Since working at Harriet Kelsall Bespoke Jewellery I have learnt lots about different gemstone engagement rings; but what has captured my interest the most is discovering that there are so many different colour changing and multi-coloured gemstones! I love the sparkle of a white diamond, but there is something amazing about stones that change from a vibrant blue-green to a red-brown in different lights like alexandrite, or simply display different colour combinations in one stone like watermelon tourmaline.
Alexandrite comes from the chrysoberyl gemstone family, and was named after Tsar Alexander II after it was discovered in Russia, back in 1831. Since then alexandrite has also been found in Brazil, Sri Lanka and south Tanzania, where a remarkable 14ct stone was found! A fine example of an alexandrite will appear a vivid blue-green in natural daylight, and change to a soft red-brown in incandescent light due to its amazing optical characteristics. Alexandrite is a beautiful stone, and its colour changing abilities can range from 5% to 95%; so it come as no surprise that a fine example of a large colour changing alexandrite can rival the price of a fine ruby, sapphire or emerald!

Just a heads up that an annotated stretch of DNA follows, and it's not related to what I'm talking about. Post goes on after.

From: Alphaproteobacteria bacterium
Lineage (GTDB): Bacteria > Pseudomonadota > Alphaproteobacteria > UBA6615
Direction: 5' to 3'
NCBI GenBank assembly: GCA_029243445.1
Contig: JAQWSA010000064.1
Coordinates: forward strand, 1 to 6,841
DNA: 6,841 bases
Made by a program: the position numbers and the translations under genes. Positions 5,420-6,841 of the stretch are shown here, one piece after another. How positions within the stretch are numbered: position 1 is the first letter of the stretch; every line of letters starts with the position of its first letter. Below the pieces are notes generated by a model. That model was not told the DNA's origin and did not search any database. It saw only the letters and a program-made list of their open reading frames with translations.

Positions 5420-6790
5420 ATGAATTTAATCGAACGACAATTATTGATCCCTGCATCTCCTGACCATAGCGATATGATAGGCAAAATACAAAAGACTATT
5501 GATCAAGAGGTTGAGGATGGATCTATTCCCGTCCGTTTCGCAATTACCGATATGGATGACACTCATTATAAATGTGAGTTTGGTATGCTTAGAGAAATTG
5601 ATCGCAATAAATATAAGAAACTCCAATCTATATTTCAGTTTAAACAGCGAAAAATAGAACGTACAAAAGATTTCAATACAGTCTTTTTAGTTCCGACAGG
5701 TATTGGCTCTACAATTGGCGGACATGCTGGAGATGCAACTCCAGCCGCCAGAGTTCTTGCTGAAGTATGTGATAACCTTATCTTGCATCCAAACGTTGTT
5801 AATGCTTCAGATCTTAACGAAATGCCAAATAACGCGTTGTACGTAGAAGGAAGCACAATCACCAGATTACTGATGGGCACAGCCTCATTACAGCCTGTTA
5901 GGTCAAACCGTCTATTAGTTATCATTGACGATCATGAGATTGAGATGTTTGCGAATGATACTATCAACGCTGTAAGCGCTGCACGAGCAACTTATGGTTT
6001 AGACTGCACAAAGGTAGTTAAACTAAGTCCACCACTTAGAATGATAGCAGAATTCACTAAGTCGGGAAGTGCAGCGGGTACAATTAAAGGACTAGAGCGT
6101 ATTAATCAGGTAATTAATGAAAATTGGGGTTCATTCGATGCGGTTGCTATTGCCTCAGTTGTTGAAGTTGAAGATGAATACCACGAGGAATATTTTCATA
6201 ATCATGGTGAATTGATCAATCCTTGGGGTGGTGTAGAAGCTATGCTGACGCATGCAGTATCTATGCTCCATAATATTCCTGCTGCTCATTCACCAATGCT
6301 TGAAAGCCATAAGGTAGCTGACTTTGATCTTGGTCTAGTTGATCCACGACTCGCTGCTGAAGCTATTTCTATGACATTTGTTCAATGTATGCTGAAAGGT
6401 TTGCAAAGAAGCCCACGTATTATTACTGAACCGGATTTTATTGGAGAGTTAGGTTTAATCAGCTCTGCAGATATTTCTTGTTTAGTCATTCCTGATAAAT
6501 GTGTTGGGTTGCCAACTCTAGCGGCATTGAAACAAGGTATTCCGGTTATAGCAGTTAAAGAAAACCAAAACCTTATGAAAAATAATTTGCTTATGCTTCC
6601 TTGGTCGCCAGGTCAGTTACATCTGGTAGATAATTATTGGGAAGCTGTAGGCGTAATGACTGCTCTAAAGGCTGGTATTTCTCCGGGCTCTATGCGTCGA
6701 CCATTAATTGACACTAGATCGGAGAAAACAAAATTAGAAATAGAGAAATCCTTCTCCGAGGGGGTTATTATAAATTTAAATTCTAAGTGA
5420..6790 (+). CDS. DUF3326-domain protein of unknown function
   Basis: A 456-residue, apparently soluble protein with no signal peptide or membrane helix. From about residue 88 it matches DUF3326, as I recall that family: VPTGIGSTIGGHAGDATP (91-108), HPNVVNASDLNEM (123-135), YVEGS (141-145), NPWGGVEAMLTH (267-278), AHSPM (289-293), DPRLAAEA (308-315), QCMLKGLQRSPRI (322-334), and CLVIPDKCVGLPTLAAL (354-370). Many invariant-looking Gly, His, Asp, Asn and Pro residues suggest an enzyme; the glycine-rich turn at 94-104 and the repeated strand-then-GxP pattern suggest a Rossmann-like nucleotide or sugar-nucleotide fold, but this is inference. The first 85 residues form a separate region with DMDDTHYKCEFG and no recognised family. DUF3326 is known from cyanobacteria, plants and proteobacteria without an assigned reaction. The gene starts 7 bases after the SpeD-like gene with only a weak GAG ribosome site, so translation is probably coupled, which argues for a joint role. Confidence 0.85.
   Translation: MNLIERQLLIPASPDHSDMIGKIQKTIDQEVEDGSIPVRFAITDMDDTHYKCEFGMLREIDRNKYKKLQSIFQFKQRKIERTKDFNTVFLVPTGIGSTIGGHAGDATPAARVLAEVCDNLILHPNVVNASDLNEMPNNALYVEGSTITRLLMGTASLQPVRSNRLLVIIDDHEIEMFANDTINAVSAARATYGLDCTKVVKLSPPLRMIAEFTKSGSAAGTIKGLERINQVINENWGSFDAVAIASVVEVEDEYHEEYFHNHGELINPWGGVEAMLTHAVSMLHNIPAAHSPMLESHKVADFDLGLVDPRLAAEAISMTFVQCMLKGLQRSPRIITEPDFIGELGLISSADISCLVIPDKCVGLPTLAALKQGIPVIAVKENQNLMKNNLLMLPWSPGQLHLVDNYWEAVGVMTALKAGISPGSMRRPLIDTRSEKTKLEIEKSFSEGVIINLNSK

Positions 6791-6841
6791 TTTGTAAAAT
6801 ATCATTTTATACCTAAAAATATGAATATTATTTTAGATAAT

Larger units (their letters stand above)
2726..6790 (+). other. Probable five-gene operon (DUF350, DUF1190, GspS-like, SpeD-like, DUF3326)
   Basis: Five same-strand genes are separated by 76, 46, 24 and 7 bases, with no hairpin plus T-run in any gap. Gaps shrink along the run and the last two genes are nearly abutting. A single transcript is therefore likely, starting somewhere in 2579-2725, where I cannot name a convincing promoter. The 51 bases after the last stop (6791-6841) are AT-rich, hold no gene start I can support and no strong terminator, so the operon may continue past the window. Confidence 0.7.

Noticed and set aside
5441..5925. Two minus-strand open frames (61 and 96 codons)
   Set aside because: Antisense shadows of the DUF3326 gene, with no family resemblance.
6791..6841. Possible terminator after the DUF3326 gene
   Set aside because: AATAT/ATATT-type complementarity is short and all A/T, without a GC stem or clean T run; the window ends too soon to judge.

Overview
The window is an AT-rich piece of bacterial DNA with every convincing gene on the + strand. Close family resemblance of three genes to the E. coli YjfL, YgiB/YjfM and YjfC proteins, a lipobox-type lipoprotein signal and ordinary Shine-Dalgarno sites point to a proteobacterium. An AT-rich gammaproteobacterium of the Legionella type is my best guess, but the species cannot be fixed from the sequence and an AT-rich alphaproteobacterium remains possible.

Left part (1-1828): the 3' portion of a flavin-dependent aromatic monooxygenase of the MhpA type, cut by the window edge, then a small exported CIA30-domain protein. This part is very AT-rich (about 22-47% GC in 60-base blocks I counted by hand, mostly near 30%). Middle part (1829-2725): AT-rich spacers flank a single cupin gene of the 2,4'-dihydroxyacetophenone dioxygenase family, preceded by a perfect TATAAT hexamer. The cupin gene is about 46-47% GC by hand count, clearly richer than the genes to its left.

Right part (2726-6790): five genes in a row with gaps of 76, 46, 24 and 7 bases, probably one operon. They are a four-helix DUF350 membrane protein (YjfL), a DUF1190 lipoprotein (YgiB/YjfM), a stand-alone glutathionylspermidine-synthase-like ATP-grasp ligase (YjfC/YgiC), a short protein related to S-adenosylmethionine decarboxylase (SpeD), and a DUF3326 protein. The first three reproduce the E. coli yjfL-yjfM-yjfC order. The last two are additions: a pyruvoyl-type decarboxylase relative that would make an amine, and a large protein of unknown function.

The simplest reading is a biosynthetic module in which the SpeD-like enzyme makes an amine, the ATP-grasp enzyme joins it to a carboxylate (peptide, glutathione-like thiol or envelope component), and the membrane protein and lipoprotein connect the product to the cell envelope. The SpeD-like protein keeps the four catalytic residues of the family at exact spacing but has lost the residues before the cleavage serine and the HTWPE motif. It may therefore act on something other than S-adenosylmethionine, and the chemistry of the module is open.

As well as coming in all colours of the rainbow, you can also find colour changing sapphires. They can simply display different shades, or some can even change colour in different lights.
Sapphires which changes from a fine blue to a deep purple. Some green sapphires also consist of two colours; fine bands of blue and yellow can be seen under a microscope, which blend together to create the lime to olive green of the sapphire when looked at with the naked eye!
Tanzanite too can sometimes display slight colour changes in different lights. In daylight a particularly fine tanzanite will appear a sapphire blue, whilst under artificial light it can look an intense violet. Tanzanite’s also often have flashes of different colours within them; ranging from green, red and grey, producing a truly beautiful stone to admire.
Tourmalines can have a very subtle colour variation, showing off different shades and tones throughout the stone; however other tourmalines can display extreme colour zoning, changing from a bright pink to a vibrant green like that of the watermelon tourmaline. Watermelon tourmalines have been found in South Africa, East Africa and Brazil, and are specially cut to show off changing colours, commonly in baguette or octagon cuts. We currently have a beautiful example in the Cambridge studio, just waiting to be made into a beautiful one-off piece!
I love colour changing gemstones, I think they are great and truly stunning to look at. And another thing to keep in mind… they are very useful if you can’t decide what colour gemstone you’d rather have. Blue or purple? Or green or pink? Why not have both?! They definitely are a very helpful option to make the decision a bit easier!